PENSION TERMS - DEFINED


PENSION is a retirement benefit
plan offered to employees by an employer. The employee and/or employer makes periodic payments, usually monthly, towards the investment fund. After retirement, the employee typically receives a monthly payout. In Texas, contributions to local plans may be specified in state law or set through agreements between plan administrators and the sponsoring local government.

In summer 2012, several municipal bankruptcies in the United States

ACTUARIAL ASSETS are the value of pension plan investments and holdings as assessed by an actuary. Actuaries often use valuation methods that spread the effects of shortterm market volatility on assets over time, a process called smoothing that results in less dramatic annual changes in assets and, consequently, less dramatic annual changes in contribution rates. ACTUARIAL SOUNDNESS is a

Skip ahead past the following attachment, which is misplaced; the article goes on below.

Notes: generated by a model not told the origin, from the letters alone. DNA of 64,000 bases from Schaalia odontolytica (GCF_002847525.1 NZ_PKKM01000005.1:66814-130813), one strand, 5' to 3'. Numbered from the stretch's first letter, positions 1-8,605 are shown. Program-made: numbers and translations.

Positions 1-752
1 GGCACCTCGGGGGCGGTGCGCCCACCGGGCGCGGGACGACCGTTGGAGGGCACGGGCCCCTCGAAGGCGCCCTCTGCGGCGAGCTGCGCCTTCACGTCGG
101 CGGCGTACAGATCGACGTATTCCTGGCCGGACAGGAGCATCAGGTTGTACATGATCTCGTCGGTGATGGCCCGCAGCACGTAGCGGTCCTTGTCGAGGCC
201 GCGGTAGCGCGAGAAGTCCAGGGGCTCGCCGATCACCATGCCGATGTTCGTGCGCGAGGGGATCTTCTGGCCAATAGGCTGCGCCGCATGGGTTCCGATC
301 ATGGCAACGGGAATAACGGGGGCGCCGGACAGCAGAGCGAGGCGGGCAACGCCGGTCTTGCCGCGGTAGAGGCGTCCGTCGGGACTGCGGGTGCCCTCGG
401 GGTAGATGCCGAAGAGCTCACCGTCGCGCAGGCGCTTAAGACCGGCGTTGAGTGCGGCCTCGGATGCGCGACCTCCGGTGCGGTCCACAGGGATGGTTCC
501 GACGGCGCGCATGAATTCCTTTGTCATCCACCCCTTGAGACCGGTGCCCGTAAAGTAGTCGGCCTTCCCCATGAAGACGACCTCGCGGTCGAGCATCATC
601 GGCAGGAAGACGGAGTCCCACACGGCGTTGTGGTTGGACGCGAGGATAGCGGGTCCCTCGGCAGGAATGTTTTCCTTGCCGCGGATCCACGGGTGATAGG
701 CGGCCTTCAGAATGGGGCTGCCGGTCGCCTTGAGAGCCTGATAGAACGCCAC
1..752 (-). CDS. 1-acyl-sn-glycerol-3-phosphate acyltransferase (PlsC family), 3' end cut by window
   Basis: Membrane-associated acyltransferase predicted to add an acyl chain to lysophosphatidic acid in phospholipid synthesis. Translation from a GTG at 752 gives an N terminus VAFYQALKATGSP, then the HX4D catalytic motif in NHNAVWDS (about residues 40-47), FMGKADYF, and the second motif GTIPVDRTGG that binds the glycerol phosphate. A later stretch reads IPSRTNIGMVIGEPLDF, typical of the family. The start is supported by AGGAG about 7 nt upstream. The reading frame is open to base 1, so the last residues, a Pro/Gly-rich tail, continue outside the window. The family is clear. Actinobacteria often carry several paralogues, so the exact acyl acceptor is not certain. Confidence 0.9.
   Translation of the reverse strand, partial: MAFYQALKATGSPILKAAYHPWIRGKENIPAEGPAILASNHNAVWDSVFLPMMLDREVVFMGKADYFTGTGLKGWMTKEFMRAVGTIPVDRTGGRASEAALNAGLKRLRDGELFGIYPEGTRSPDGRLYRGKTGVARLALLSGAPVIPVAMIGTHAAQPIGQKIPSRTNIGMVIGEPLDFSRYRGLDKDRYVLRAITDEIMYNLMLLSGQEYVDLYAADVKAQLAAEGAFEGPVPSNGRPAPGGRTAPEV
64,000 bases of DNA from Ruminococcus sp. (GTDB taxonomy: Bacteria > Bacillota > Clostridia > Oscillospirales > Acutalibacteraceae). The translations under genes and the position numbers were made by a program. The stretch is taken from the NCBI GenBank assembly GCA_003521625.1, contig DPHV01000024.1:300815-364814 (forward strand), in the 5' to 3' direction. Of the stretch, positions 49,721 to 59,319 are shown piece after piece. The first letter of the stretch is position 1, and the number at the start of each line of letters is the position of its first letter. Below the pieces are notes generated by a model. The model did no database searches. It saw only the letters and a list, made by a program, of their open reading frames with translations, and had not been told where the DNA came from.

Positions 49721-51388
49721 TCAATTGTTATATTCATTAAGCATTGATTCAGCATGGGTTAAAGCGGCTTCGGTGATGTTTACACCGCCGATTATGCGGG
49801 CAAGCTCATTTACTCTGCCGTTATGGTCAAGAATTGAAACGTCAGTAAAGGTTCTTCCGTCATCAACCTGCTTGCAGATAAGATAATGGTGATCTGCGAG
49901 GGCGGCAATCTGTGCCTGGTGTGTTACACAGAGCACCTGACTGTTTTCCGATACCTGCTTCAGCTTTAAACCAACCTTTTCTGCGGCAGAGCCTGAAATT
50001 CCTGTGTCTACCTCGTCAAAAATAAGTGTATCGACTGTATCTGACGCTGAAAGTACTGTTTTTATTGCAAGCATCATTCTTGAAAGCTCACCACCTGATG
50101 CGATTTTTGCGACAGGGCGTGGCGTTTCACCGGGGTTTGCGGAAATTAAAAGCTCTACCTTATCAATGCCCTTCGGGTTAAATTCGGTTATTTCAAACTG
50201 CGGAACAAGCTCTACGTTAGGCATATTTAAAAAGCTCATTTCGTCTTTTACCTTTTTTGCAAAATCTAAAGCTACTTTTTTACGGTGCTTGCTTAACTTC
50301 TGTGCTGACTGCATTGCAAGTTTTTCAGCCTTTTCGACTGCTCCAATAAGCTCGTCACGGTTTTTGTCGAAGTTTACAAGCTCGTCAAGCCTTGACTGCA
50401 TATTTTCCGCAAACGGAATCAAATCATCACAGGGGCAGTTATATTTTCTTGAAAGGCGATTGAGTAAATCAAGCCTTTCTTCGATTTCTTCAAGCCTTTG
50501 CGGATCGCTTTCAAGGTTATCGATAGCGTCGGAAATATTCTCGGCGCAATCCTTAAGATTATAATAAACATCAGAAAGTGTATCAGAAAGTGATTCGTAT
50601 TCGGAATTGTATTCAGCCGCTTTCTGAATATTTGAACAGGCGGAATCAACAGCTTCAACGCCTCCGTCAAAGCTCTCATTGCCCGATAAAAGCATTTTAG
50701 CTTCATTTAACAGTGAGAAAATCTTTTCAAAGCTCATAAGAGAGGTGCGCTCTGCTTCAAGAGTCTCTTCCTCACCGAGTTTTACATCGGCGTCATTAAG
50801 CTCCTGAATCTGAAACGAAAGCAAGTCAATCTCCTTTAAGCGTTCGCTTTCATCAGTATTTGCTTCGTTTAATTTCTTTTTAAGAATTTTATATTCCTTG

pension funds ability to pay current benefits and cover the cost of promised benefits over a given period of time.

AMORTIZATION PERIOD is
the length of time required to pay off a plans unfunded liability, based on current employer and employee contributions and actuarial assumptions.

ANNUAL REQUIRED CONTRIBUTION (ARC) is the


recommended annual combined employer and employee contribution that covers the annual cost of the plans current earned pension benefits and a portion of the plans unfunded liability. The ARC is calculated to keep the plan actuarially sound.

STATEWIDE PLANS